The recipe was fairly simple, although I was worried that the mixture was looking rather dry after adding the butter. I'd forgotten that buttermilk came in later, which took it to the other extreme of being too wet. The recipe says not to knead the dough, which is hard, as it doesn't seem to want to come together. Although the dough is quite sticky, it is fairly robust. This makes it quite easy to scrape the scones off the counter and on to the baking tray without them falling apart.

They rose really well, and had that stretchy look around the edges that is the mark of a good scone. Most of the time I don't try more than the crumbs of stuff I've made for the stall. Eating the produce is not great hygiene, as well as depriving me of much needed profit. However, there was a small blob of dough leftover that wasn't really big enough to sell, so I baked that as well to try it.

They smelt fantastic coming out of the oven, and I could barely wait for them to be cool before eating the mini one. The outside had a bit of crunch, while the inside was soft and airy (buttermilk is one of the best ingredients for airy baking, it's just a bit tricky to find!). The cheese flavour was clear, with a subtle spicy tingle from the cayenne. When you hit a lump of bacon, it went to the next level of deliciousness. The pre-cooking followed by baking meant that the bacon was crispy, and the fat had rendered in to the surrounding dough. My limited grasp of English vocabulary is not enough to describe how great these scones are.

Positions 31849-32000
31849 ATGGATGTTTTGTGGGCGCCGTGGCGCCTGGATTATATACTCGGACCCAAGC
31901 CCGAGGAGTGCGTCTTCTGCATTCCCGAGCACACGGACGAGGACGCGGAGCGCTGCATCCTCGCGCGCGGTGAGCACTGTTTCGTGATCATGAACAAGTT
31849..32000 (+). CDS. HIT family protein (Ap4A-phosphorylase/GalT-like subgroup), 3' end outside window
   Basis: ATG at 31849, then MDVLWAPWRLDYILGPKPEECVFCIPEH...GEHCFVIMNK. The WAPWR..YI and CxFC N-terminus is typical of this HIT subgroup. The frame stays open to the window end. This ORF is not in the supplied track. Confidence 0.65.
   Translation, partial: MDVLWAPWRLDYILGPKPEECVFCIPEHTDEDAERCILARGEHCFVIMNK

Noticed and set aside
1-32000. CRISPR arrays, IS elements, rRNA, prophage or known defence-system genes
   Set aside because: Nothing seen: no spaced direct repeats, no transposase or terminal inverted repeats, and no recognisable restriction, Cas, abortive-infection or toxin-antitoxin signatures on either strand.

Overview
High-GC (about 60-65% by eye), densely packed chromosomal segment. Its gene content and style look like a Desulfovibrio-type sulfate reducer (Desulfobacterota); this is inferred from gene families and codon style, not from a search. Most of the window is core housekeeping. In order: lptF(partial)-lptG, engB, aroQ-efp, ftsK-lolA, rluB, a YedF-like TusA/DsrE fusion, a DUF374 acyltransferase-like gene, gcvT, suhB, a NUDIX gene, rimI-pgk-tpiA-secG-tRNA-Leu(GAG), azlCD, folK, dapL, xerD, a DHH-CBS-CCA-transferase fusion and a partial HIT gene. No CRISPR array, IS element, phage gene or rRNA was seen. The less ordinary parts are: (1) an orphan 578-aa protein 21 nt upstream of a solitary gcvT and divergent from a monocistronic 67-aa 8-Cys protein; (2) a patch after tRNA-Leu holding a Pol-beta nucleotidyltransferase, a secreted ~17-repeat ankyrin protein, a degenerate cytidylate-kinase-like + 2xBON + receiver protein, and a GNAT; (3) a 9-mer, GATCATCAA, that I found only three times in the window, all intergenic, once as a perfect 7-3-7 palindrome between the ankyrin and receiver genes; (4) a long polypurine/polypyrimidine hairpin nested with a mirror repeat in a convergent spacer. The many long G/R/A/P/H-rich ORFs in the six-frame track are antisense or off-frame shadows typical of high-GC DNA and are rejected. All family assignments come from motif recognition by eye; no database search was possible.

Airy texture, with bacon peeking out.

Spicy Bacon & Cheddar Scones (From 'Bake')
Makes 10-20 depending on cutter size

450g plain flour
1 tsp baking soda
1 tsp cayenne pepper
1 tsp salt
30g cold butter
110g bacon, cooked and finely chopped (this cooks down to less than 110g, use more if you love bacon)
110g cheddar, finely grated (use gruyere if not being cheap)
1 egg
375ml buttermilk (or milk)

1) Preheat oven to 220C, Gas 7
2) Sift the flour, baking soda, cayenne and salt in a large bowl. Rub in the butter until it looks like fine breadcrumbs. Mix in the bacon and cheese.
3) Combine the buttermilk and the egg in a jug, and add it to the dry ingredients.
4) Stir until the mixture forms a dough. Turn it out on to a floured surface, and gently fold to fully incorporate all the ingredients.
5) Roll the dough out to about 2cm thick, and cut out the scones. I used a 3inch cutter to make monster scones, but you could use a smaller cutter, or even cut the dough in to squares.
6) Place the scones on a floured baking tray and bake for 10-16 minutes (depending on size). Cool on a wire rack for as long as you can bear, and then eat warm.

While these are best eaten straight away, they can be reheated at 160c for 6 minutes, although this does make the outside a little too crunchy. Sprinkle with water before reheating to minimise this.

Friday, 15 January 2010

Raspberry & Whisky Porridge

I can't say I'm a major porridge fan. I didn't eat it as a child, and have been put off as an adult by poor catering porridge as suffered in various youth hostels and halls of residence. However, it is cheap and filling, so I do give it a go every now and then.